OrchestraThe space in a theater between the stage and the audience; — originally appropriated by the Greeks to the chorus and its evolutions, afterward by the Romans to persons of distinction, and by the moderns to a band of instrumental musicians. – The place in any public hall appropriated to a band of instrumental musicians. – Loosely: A band of instrumental musicians performing in a theater, concert hall, or other place of public amusement. – Strictly: A band suitable for the performance of symphonies, overtures, etc., as well as for the accompaniment of operas, oratorios, cantatas, masses, and the like, or of vocal and instrumental solos. – A band composed, for the largest part, of players of the various viol instruments, many of each kind, together with a proper complement of wind instruments of wood and brass; — as distinguished from a military or street band of players on wind instruments, and from an assemblage of solo players for the rendering of concerted pieces, such as septets, octets, and the like. – The instruments employed by a full band, collectively; as, an orchestra of forty stringed instruments, with proper complement of wind instruments.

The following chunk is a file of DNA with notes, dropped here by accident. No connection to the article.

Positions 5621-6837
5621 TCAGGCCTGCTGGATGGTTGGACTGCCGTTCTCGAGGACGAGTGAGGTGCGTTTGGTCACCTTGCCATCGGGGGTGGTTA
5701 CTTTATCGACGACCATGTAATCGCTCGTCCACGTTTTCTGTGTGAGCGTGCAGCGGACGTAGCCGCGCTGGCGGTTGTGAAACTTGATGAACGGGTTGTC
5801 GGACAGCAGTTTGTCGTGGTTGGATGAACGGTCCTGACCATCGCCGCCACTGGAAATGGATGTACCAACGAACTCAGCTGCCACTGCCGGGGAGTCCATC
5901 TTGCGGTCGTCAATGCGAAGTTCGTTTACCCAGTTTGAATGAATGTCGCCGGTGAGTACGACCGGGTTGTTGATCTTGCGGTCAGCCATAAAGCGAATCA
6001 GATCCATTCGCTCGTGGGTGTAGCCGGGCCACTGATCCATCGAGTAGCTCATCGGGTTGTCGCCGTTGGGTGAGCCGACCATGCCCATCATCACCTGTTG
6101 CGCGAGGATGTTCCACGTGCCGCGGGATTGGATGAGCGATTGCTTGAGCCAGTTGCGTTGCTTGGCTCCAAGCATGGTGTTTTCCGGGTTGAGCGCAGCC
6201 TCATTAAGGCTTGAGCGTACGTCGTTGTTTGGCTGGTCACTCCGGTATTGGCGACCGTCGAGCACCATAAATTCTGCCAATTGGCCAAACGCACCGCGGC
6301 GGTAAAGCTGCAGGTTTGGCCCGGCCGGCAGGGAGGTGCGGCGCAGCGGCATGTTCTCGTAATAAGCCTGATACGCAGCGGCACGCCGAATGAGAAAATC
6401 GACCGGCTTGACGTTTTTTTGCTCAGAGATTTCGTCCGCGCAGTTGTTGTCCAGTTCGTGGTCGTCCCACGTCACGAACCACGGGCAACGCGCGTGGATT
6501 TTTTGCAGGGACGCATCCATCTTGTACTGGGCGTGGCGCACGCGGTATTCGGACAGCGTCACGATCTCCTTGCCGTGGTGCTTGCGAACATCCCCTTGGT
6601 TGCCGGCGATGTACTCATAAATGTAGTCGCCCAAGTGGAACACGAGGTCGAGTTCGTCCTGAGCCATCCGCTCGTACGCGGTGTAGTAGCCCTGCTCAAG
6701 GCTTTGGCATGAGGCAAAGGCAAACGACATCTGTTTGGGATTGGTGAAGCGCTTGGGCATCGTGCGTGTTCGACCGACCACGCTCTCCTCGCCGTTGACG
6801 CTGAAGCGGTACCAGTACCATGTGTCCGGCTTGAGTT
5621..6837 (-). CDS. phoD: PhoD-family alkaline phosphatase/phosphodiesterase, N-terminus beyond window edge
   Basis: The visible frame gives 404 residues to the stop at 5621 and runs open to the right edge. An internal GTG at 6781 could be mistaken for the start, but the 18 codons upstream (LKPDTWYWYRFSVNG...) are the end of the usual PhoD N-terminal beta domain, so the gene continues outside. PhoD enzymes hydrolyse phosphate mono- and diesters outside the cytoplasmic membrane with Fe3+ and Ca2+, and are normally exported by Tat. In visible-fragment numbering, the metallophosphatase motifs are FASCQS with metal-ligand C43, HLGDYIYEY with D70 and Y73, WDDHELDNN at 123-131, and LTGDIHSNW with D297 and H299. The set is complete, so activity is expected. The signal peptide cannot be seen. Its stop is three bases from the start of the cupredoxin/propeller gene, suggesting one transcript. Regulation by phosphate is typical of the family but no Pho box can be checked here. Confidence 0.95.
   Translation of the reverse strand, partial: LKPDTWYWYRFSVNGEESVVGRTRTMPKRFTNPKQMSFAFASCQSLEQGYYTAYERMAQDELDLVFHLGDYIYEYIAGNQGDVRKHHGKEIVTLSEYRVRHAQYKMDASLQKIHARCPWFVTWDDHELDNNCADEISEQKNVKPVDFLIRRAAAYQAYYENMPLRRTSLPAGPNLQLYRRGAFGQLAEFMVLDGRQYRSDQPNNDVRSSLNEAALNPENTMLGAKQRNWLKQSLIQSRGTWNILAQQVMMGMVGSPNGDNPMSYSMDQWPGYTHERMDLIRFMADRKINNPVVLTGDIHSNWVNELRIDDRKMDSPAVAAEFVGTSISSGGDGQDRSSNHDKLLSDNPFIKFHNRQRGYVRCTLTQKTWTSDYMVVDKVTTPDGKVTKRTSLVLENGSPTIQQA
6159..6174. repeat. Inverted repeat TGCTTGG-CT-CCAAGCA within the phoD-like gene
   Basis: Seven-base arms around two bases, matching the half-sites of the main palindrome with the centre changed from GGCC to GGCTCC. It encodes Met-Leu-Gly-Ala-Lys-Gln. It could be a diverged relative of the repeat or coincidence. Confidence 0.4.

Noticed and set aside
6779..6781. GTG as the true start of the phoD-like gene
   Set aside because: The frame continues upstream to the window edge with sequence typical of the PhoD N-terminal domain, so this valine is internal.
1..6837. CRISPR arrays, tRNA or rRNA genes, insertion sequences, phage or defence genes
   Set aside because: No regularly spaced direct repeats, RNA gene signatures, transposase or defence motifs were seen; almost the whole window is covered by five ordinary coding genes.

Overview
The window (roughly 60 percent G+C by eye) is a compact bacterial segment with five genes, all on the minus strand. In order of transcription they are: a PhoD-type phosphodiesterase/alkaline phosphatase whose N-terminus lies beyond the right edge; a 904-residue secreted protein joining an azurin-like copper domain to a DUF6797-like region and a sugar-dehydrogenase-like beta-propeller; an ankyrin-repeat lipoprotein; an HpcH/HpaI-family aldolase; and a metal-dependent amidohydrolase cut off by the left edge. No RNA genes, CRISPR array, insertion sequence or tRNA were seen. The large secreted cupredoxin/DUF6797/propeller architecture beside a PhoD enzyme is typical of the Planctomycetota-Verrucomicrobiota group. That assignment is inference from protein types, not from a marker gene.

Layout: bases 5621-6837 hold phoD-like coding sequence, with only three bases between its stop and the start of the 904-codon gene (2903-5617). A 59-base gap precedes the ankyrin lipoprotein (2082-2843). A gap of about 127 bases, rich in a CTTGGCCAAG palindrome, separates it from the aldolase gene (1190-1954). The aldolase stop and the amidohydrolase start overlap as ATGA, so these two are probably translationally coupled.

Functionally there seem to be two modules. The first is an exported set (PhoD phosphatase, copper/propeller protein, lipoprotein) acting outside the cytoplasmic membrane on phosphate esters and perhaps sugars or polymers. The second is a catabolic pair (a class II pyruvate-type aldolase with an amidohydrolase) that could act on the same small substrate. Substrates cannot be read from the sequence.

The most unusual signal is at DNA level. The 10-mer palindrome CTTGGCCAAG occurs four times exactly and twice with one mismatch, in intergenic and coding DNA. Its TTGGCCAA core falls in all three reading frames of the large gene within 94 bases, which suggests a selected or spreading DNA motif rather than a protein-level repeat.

PalmThe inner and somewhat concave part of the hand between the bases of the fingers and the wrist. – A lineal measure equal either to the breadth of the hand or to its length from the wrist to the ends of the fingers; a hand; — used in measuring a horse’s height. – A metallic disk, attached to a strap, and worn the palm of the hand, — used to push the needle through the canvas, in sewing sails, etc. – The broad flattened part of an antler, as of a full-grown fallow deer; — so called as resembling the palm of the hand with its protruding fingers. – The flat inner face of an anchor fluke. – Any endogenous tree of the order Palmae or Palmaceae; a palm tree. – A branch or leaf of the palm, anciently borne or worn as a symbol of victory or rejoicing. – Any symbol or token of superiority, success, or triumph; also, victory; triumph; supremacy. – To handle. – To manipulate with, or conceal in, the palm of the hand; to juggle. – To impose by fraud, as by sleight of hand; to put by unfair means; — usually with off.